It sounds different, because I came with the vocal line first, and Christi had to adapt behind it. I also composed all the electronic parts, to make it sound a bit oriental like the title of the song. “Sagarmatha” is sanskrit for “mother of the Earth”. This song is about the damages we’ve done to the Earth and the end of the world.

“Cold” has quite a distinctive choral line. Where do all the ideas come from for a Lovelorn song – the musical and the lyrical ones? Do the ideas come from any specific band member or does everybody contribute?

It depends, it comes from me or from Corpus. We take what’s best ! “Cold” is coming from me. I had that whole singing line since years in my head and I already tried to make it sound nice, but it was not possible, but Corpus made it possible! Thank you !!! During rehearsals, the other members become active for the live parts; they also suggest bass lines, drums, we are very open, the purpose is not our ego, but to make the best song possible.

The electronic side comes out more in the drumbeat to “Something Wrong”.Was it difficult to agree on how this song should sound, or do all band members have a clear vision of where the band is going at any one time?

We are a new band; so I would lie if I’d say we have a clear vision of where we’re going. We are new so we try things, if it works, that’s great, if it doesn’t we leave it behind. We are composing a lot and we are getting more and more certain about what we want to hear and what we don’t, so that’s good. “Something Wrong” has many fans, it’s touching a broader audience and it still fits the EP, so we are more than happy with the result !

By contrast your final song “Little Princess Euphoria” has a more guitar driven basis, and sounds like it would be great live. Have you had many live performances of your material yet?

Live performances is the next step. We had some and we are still working on getting more. We are lucky and we have booking agencies that are helping us in the process. “Little Princess Euphoria” is great live, we experienced it on stage and every week at rehearsals, we have loads of fun with it !

Flight of the Valkyries festival is upcoming in the US for this year and I believe you have a chance to play there. How can readers vote for you if they would like to? What would it mean for Lovelorn to be a part of such a festival?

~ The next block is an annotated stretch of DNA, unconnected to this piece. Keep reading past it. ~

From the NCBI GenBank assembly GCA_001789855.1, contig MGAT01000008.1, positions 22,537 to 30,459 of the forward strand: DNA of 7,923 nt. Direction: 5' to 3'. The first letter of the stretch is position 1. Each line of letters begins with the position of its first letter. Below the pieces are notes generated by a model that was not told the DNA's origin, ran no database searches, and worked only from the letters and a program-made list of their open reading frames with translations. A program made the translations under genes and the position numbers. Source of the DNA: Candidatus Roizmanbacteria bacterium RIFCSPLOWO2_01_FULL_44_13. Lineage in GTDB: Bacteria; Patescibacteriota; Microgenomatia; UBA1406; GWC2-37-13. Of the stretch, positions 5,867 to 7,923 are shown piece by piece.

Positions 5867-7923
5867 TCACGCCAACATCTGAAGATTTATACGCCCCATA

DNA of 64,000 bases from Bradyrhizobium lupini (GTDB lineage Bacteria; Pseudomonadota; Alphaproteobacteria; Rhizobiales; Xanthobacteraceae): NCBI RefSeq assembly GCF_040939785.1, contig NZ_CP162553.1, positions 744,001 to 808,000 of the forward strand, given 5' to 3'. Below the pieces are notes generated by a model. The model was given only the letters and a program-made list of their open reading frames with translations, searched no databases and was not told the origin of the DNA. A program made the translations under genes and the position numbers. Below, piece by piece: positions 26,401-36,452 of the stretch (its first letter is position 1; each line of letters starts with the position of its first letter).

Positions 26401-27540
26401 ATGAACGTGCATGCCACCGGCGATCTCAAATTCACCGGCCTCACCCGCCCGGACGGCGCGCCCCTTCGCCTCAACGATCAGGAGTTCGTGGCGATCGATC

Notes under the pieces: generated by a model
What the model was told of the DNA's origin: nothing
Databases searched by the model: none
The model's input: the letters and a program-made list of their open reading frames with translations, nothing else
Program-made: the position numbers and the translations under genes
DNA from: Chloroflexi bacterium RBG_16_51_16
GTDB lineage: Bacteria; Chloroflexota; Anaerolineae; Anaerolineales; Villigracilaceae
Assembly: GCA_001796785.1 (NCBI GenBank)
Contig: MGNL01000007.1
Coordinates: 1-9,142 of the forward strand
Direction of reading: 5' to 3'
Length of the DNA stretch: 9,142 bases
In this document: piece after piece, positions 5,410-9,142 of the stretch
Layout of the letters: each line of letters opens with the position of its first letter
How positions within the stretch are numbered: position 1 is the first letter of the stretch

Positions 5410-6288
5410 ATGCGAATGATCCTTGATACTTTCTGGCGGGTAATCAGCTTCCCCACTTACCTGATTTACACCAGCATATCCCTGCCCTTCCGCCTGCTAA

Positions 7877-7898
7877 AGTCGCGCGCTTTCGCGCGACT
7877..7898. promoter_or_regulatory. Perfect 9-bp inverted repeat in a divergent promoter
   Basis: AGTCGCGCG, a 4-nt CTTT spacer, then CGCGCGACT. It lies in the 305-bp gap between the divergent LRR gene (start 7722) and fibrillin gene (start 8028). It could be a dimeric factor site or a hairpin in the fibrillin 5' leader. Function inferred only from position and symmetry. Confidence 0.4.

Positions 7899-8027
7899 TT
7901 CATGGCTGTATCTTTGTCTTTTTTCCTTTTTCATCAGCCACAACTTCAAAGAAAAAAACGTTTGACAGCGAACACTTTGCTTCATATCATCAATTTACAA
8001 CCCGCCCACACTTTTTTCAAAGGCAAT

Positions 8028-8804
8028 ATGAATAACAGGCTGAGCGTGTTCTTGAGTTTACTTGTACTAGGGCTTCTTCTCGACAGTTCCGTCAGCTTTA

Yes, we were surprised to be on the list of the nominees, it was unexpected, so we are doing our best to get more chances to go there. People can vote for us here . It would be nice to be part of that fest, i don’t know how big it is, but we will play if we are invited to !

Finally, thanks so much for talking to us. Have you any final words of wisdom for us? Anything from your heart?

No wise words, just enjoy life !



Twitter * Facebook * Site


Dec 18, 2012

Interview : Lord Vampyr – Lord Vampyr



Interview by Erwin van Dijk


There are basically two branches of Black Metal: the ones with the corpse paint and great visual shows like Dimmu Borgir and Watain (but Watain is also very smelly) and the bands who compensate their lack of special effects with a cold self hatred like Skitliv and Shining. Lord Vampyr belongs to the first group. True to the genre everything seems to be shrouded in thick mists. For example, the website under construction and Myspace offers besides the names of the band members only very little info in Italian (a beautiful language but I do not speak it) but we have Wikipedia these days. Lord Vampyr (real name Alessandro Nunziati) used to be the singer of legendary Theatres des Vampires and Lord Vampyr is his solo project. This year the band has released their latest album called “Carpathian Tragedies”.

Vampires seem to be very popular these days in the cinema. Do you watch those movies yourself?

Yes, but I’m not satisfied, cause all seem like a teen-movies and not a serious movies on the world of vampires.

Most of us know you as the singer from Theatres des Vampires. But have you been active in other bands before Theatres des Vampires?

Sure, my first band was Sepolcum (then called VII Arcano). Sepolcum was one of the first death metal band from Rome, then the band became more gothic style close to Tiamat, Paradise Lost, My Dying Bride.

You have been active in the music business for many years now. What are the high lights so far and what is still on your “to do” list?

If you ask me what I want to do yet, well many things. Probably put on a short project with our keyboard player, something pop-rock like 30 Seconds to Mars, The Rasmus and Muse.